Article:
The considerable survival advantage observed in female patients undergoing transcatheter aortic valve implantation (TAVI) during the procedure’s earlier years has diminished in the contemporary TAVI era, according to research out of Petah Tikva, Israel, meaning men and women are seeing similar outcomes post-procedure.
Half of patients undergoing TAVI across the world are men, corresponding author Osnat Itzhaki Ben Zadok, MD, MSc, and colleagues in the cardiology department at Rabin Medical Center in Petah Tikva, wrote in the American Journal of Cardiology this month. But there’s been a gap in outcomes between the sexes since TAVI’s conception—one that favors women.
“Several studies have shown that female patients have increased long-term survival following TAVI compared to male patients, yet more recent data show conflicting results, describing similar outcomes in females and males,” Zadok and her team said. “Defining and understanding these sex-related differences have important clinical implications for patients of both sexes undergoing TAVI.”
To gauge the current state of TAVI outcomes, the researchers retrospectively collected data from 2,529 patients—1,159 men and 1,370 women—with severe symptomatic aortic stenosis who underwent TAVI at one of four medical centers in Israel between January 2008 and June 2017. The population was categorized based on procedure dates for temporal analysis.
Zadok et al. found that in TAVI’s earlier years, between 2008 and 2012, rates of in-hospital aortic paravalvular leak, myocardial infarction, pacemaker implantation and stroke were higher among male patients than female ones, which was expected. Women who underwent TAVI in the same period had a 26 percent lower risk of death compared to their male counterparts, but that difference didn’t persist.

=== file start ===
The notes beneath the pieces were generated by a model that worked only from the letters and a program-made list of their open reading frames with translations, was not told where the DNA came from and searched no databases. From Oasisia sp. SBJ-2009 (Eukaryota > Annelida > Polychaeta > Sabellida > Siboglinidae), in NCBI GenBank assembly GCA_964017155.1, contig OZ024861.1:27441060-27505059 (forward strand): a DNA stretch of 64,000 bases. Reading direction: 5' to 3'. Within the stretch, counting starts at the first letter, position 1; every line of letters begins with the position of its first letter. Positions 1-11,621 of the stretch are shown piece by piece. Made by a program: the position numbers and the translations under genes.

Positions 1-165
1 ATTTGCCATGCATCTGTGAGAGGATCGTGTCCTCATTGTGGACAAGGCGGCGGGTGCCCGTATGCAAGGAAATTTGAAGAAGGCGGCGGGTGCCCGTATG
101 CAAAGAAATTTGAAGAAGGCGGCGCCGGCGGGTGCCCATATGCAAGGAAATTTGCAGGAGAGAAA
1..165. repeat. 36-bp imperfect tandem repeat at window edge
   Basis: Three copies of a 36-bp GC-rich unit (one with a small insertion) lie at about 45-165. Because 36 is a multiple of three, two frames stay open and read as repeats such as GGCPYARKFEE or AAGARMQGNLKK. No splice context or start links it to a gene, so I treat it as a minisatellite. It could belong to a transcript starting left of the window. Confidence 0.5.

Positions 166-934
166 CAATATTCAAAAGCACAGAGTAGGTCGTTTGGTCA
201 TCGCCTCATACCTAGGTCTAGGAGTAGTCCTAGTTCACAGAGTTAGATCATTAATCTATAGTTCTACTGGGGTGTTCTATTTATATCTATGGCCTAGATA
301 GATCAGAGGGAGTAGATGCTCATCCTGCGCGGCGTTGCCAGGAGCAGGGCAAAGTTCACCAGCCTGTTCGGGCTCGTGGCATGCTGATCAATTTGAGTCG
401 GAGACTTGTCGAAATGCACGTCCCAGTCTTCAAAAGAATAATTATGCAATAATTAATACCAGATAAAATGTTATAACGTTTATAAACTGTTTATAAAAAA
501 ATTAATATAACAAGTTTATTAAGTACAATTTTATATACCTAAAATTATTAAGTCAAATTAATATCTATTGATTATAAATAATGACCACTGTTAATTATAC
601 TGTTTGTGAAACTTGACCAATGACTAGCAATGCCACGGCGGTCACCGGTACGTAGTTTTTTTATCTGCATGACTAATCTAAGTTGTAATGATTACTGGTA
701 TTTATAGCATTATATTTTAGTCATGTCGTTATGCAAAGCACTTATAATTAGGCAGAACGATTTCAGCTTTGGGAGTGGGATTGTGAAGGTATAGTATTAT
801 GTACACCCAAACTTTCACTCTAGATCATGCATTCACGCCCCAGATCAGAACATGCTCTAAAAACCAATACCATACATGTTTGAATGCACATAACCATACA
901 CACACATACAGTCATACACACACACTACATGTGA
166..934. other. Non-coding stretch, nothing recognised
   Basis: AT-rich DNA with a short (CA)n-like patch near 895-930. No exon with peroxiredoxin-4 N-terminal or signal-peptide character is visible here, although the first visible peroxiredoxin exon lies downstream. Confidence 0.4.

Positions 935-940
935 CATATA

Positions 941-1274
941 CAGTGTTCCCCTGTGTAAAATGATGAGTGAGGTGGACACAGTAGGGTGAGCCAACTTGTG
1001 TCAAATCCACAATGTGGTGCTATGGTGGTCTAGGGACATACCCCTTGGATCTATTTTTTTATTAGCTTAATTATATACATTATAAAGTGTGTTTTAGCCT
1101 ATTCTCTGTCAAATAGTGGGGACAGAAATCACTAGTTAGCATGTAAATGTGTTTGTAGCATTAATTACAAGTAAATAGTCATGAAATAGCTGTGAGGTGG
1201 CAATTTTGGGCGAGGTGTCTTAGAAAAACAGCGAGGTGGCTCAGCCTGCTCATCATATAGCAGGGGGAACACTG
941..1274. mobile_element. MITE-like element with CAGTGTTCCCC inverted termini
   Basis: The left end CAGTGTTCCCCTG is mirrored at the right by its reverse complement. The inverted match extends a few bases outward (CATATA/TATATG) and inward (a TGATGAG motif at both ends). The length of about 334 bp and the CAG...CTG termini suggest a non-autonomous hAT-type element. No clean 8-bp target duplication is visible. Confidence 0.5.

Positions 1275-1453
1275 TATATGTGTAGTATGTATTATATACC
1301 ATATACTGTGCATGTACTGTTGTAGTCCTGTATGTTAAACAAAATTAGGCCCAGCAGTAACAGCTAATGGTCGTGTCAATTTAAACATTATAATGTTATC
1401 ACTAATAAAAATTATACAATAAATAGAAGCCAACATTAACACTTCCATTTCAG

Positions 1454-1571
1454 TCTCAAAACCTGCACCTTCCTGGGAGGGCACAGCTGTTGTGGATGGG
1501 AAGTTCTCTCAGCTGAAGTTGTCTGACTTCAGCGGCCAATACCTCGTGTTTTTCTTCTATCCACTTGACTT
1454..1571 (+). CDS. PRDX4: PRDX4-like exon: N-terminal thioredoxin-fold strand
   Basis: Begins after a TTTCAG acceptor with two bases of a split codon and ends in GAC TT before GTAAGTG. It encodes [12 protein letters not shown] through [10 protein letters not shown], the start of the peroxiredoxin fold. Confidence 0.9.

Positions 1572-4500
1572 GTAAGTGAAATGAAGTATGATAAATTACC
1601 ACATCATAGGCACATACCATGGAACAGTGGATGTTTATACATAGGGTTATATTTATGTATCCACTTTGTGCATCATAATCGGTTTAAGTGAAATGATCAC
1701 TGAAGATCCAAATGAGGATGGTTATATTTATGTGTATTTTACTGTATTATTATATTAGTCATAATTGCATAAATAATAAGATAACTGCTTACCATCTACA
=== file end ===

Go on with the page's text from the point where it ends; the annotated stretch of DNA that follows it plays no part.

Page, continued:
Between 2013 and 2016, there were no sex-related differences in mortality risk in patients undergoing TAVI. Rates of paravalvular leak, MI, stroke and pacemaker implantation also leveled out.
“The main finding of the current study is that the survival advantage post-TAVI in female versus male patients during the early TAVI years has diminished in the contemporary TAVI era,” the authors said. “Moreover, the majority of procedural and in-hospital complication rates decreased in male patients and became comparable between the sexes.”
The survival advantage seen in women earlier on has been attributed to differences in left ventricular modeling and lower comorbidity profiles in female patients, but Zadok and her colleagues said technology probably has a lot to do with the gender gap closing. With the advent of multi-detector computed tomography for annulus sizing, the creation of newer generation prosthesis valves and an emphasis on larger-sized valves, recent advances have actually favored men.
“The more favorable long-term prognosis that has been repeatedly described in female versus male patients in the early TAVI years has diminished over time with contemporary TAVI,” the authors said. “This might be attributed to current technological advances and improved valve sizing, with a more significant benefit in favor of male patients.”